NS court case zeroes in on people who posted certain comments on The Coast's site / Petiticodiac River and Bay of Fundy to mingle for first time since 1968 / Your comments on widowhood / Phone-in : Wild birdsApril 14, 2010 3:13 PM
- A judge's decision will allow Halifax Fire Department officials to pursue the Internet Provider addresses of people who posted allegedly defamatory comments in the online edition of The Coast. Will it make people think twice about posting comments under a pseudonym ?
Lifting The Veil Of Anonymity : If you've ever read a news story on a website, you may have scrolled down to the "Comments" section. That's where your fellow readers post their two cents' worth on the topic. Occasionally, you'll read something which adds another dimension to the story. But you can also be sure to find some very sharp opinions from people who don't post their names - just a pseudonym.
That anonymity seems to allow some to write things which would never make it into the Letters to the Editor column of a newspaper,or,for that matter, the answering machine at Maritime Noon, both of which require full identification.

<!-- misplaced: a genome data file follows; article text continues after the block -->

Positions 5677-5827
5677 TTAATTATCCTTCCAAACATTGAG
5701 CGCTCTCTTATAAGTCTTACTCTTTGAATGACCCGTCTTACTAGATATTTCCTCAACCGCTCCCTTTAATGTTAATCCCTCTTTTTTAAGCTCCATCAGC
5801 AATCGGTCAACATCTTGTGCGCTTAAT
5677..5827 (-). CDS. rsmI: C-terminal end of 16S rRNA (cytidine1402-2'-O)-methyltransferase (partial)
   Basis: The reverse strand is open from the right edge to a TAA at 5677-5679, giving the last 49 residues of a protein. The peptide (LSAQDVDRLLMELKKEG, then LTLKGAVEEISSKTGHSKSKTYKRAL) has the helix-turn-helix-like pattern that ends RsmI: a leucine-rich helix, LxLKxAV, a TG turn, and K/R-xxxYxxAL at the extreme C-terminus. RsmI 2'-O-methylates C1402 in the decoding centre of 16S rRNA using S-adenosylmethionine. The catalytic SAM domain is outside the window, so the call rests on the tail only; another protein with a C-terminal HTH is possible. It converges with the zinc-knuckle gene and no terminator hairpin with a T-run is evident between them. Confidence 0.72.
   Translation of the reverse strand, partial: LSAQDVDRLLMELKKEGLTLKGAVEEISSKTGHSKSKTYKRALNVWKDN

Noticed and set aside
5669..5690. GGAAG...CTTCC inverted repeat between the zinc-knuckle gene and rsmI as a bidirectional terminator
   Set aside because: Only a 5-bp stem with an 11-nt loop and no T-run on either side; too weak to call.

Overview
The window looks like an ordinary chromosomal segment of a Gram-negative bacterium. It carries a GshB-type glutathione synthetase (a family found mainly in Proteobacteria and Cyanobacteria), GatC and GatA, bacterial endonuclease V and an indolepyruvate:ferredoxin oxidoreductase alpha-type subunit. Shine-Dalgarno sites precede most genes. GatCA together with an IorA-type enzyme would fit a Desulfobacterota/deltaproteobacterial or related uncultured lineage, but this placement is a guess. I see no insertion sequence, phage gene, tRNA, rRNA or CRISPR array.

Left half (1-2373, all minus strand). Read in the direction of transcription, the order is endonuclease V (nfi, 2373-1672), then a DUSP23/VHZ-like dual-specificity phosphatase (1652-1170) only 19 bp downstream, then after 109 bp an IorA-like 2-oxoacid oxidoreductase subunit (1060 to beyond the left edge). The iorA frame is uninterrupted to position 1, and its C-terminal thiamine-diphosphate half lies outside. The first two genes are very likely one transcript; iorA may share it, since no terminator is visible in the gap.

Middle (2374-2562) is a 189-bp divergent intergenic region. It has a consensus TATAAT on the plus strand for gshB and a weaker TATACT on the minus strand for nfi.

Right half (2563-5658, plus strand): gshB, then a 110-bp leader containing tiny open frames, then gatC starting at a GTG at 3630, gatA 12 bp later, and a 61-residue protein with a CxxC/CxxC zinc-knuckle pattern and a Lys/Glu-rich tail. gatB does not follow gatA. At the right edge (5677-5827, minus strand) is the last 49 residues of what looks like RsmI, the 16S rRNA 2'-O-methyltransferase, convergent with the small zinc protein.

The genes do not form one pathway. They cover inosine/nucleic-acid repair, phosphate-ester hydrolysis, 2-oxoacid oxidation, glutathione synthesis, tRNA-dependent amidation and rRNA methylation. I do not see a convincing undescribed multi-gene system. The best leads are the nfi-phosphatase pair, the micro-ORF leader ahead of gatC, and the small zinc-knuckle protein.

But a court case playing out in Halifax suggests that the free-fire zone of online comments might have reached its limits. It centres on allegedly defamatory statements directed at two senior fire department officials and published in The Coast's online edition .
The CBC's Jack Julian gave us details of the decision from the Nova Scotia Supreme Court.
Together Again : For the first time in 42 years, the headwaters of the Petitcodiac River in New Brunswick have been re-united with the mighty Bay of Fundy. That connection was blocked in 1968 by the construction of a causeway between Riverview and Moncton, a move that generated decades of debate. We spoke with the CBC's Kate Letterick just before the gates opened.
Losing A Spouse : Producer Deborah Woolway joined me to read emails we received after Tuesday's phone-in with Dr Deborah Van den Hoonaard on the experience of widowhood.
Seasonal Adjustments : As winters go, we've certainly seen a lot worse in the Maritimes. And there's also a sense that spring seems to have sprung earlier than usual.
What does this mean for wild birds, who take their migration and nesting cues from nature ? We were joined by three birders whose eyes and ears have been finely tuned to activity in the three Maritime Provinces. Dr Ian McLaren is a biologist & professor emeritus at Dalhousie University; Dwaine Oakley is past president of the Natural History Society of PEI and teaches bird identification at Holland College; Jim Wilson is on the board of Nature New Brunswick. They answered your questions about wild birds of the Maritimes.
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